This chiffchaff (gransanger) is doing its best to control the invasion of diamond back moths (kålmøll) larvae! On cress (karse) and radish (reddik) being grown for seed! I also observed house sparrows (gråspurv) feeding on them earlier today! I was cheering them on! http://www.edimentals.com/blog/?p=23073
There’s been a major arrival of diamondback moths (kålmøll) here since yesterday and there are hundreds of this major Brassica pest in the garden today! I am thankfully only growing perennial kales (Brassica oleracea) and resistent sea kale (Crambe maritima) this year, both of which are already close to maximum yield and unlikely to be severely affected by the moth. This also means I don’t need to use any form of protection (horticultural fleece / fiberduk) which is probably a major source of agricultural microplastics. Problem solved!
Phyteuma spicatum is the most popular bee plant in my garden at the moment and a great edimental….a very old root vegetable in Europe, mentioned already by Gerard’s Herball from 1597, but best known as a vegetable in France and Germany.
These pictures are from a bed in my garden where I originally planted Phyteuma nigrum (P. spicatum subsp. nigra) many years ago. It must have crossed with other plants elsewhere in my garden as there’s now a range of colours from white to almost black!
The name rapunsel is related to rapa (turnip) due to its use as a root vegetable!
This video was taken in June 2016 during the big diamond back moth invasion..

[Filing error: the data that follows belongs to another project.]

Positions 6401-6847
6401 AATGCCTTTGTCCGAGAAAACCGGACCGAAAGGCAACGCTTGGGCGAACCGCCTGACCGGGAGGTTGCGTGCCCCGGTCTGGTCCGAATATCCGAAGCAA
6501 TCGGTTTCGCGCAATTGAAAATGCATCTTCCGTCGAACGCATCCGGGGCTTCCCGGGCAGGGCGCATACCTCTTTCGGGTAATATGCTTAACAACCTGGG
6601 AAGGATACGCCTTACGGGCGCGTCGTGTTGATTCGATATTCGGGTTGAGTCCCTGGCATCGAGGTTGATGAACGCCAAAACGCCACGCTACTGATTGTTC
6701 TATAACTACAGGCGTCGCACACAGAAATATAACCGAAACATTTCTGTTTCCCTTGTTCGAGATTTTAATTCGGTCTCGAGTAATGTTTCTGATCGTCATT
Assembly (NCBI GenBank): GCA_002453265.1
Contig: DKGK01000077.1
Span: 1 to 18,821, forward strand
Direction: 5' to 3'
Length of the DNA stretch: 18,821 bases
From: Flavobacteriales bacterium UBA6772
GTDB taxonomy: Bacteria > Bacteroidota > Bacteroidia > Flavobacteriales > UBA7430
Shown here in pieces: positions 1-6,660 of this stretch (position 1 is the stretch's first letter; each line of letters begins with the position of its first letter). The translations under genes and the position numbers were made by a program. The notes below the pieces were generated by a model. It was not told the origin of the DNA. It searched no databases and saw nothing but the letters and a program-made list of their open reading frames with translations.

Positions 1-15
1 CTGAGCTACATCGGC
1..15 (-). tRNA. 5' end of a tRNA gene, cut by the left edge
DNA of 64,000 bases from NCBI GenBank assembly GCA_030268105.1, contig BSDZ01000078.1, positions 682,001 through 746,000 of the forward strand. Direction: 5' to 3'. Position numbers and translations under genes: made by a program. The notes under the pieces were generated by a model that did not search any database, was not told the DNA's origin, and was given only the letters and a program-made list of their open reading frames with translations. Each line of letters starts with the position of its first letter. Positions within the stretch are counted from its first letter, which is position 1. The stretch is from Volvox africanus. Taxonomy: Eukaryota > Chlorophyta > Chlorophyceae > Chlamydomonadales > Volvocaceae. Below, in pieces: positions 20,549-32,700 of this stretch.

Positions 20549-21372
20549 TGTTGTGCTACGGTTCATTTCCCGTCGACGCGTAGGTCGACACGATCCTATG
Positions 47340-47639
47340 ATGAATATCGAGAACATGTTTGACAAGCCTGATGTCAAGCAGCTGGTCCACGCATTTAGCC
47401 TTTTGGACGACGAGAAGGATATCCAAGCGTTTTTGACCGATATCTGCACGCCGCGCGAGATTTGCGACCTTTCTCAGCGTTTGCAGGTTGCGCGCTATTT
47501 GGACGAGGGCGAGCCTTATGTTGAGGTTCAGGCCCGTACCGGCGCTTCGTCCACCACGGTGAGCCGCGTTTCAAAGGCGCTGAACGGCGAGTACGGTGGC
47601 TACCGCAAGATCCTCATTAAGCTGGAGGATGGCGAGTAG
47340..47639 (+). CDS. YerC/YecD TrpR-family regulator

Here’s more evidence for the importance of having sparrows in our gardens! In the video can be seen both house and tree sparrows (gråspurv og pilfink) feeding on diamond back moth (kålmøll) larvae from kale leaves!
While eating breakfast this morning I spotted these house sparrows (gråspurv) eating diamond back moth (kålmøll) larvae from the undersides of these ragged jack kale plants, sown as a salad crop, but long since given up to the moths… Better late than never I suppose!!
One of the worst invasions of diamond back moth / kålmøll happened a couple of days ago….here is a video showing hundredds swarming over one of my Lily White sea kale plants which is about to flower. Luckily they never do much damage to sea kale (Crambe maritima) as the harvest is over before they arrive, one of the big advantages of perennial brassica…on the other hand, annual brassica crops are being planted now in my area…they have little chance against these tiny moths….
I blame the rapeseed oil industry for this…they don’t overwinter here, but they migrate passively on warm winds from central Europe and Russia, even reaching Svalbard and Northern Norway…